Uncertainty regarding general business conditions will cause banks to hold excess reserves. Assuming that other things are constant, this action will: (a)Have no effect on the money supply. (b)Tend to reduce the money supply. ©Tend to increase the money supply. (d)Tend to reduce the money supply during a period of inflation and increase it under recessionary conditions. PS: I do understand the multiplier effect.
It might be obvious , for me was not. I thought the money supply was the prerogative of the Feds, not a direct result of bank’s action of holding excess reserves. I forgot “Tend”
Is it B? My ration was as banks hold excess reserves, less money is available for lending.
B As the bank holds excess reserves less credit is created in the economy. The money multiplier effect kicks in though in the reverse gear thus reducing overall monetary supply. As an example the Chinese Central Bank has been increasing statutory reserve requirements thus decreasing monetary supply. Hence holding everything else constant it tends to reduce monetary supply.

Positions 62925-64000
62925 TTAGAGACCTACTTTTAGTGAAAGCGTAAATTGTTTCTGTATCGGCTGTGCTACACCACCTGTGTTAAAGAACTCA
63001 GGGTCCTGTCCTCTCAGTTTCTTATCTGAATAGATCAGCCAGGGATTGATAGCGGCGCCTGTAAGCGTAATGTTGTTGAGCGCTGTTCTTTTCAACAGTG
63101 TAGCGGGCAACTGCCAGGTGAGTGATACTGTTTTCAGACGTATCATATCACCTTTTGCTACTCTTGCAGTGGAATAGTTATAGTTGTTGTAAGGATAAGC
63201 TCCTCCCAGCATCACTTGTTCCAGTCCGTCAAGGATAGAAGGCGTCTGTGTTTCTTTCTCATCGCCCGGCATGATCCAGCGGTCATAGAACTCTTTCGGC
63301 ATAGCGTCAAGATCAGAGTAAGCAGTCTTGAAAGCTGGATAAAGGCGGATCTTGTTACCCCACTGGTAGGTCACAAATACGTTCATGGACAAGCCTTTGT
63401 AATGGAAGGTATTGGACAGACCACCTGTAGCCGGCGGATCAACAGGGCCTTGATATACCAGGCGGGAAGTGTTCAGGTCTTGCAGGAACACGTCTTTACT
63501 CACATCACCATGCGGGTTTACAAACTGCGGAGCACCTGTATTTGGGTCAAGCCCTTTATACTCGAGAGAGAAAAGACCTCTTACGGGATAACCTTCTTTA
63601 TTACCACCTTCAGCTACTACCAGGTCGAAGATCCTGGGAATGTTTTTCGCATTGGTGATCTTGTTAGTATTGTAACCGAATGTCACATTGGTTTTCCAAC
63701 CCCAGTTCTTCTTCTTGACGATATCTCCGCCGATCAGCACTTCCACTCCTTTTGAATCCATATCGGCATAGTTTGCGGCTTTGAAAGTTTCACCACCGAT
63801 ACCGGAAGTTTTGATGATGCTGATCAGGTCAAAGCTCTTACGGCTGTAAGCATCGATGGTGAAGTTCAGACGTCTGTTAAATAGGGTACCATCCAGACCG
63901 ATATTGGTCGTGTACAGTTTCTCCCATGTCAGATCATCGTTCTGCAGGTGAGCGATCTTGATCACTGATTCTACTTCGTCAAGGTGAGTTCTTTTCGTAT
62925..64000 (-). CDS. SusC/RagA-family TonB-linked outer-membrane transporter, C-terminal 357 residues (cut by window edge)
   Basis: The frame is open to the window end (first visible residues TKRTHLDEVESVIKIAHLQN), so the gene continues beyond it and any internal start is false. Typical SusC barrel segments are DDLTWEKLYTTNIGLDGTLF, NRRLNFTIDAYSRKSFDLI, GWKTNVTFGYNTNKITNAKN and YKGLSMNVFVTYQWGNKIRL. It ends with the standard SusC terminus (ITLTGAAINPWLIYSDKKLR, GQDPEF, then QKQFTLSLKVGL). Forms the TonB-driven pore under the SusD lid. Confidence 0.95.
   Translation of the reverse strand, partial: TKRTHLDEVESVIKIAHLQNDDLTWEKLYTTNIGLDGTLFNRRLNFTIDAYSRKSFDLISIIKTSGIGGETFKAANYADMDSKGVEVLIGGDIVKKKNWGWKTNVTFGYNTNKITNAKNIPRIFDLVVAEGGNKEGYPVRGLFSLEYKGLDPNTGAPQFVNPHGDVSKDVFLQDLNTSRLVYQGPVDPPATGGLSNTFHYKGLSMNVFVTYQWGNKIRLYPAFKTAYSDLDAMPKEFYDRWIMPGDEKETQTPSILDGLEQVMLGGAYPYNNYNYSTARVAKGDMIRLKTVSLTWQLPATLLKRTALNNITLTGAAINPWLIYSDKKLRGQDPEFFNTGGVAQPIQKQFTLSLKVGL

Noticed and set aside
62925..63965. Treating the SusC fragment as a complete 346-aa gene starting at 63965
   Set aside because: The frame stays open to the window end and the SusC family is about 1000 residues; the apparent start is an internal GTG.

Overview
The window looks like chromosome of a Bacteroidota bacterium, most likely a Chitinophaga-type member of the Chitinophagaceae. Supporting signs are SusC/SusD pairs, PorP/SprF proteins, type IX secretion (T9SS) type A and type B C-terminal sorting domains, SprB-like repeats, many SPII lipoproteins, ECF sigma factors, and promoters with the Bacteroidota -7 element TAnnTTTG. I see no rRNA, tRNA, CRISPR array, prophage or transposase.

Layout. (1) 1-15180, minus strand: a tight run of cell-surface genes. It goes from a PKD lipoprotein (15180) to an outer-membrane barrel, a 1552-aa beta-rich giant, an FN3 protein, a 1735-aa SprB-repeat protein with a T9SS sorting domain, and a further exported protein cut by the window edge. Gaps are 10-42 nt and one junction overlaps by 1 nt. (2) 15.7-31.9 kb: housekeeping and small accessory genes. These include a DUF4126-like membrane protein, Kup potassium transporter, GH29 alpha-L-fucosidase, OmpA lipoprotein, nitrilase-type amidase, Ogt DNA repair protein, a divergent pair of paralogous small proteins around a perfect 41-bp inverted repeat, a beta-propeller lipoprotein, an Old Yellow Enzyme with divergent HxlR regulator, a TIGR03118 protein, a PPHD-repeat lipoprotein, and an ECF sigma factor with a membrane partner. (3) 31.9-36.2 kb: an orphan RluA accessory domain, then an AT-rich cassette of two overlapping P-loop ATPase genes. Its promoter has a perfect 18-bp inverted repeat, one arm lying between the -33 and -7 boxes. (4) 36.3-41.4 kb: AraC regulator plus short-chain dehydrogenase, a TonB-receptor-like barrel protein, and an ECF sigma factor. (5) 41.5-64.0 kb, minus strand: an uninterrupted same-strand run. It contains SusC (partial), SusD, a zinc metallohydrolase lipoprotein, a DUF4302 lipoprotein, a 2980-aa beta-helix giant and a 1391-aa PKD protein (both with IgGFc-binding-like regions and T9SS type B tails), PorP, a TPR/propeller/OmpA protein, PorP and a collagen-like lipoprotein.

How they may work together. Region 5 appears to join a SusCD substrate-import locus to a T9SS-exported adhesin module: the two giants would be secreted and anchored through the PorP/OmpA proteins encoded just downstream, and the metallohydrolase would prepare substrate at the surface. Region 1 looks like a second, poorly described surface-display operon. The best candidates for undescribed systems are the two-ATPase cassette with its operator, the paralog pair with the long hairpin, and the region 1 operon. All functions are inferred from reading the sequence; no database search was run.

I didn’t know that about the Chinese bank but the scuttlebutt is that increasing the rerserve requirement is a potent way of reducing the money supply, rarely used because of its potency and unpredictability.
In this case it is a voluntary decision made by banks not to extend their excess reserves. Thus, the money supply reduces. Something similar has been happening since August '07, with banks unsure about general business conditions the interbank lending has almost dried up. The consequence of this is unusually high interbank lending rate. I personally find amazing how we are able do draw parallels between CFA readings and the problems the real world is facing right now. Speaks volumes about the quality of this program.
this would have the same effect as if the fed increased the required reserve ratio
is this a level 1 question
yes sunnyday Wrote: ------------------------------------------------------- > is this a level 1 question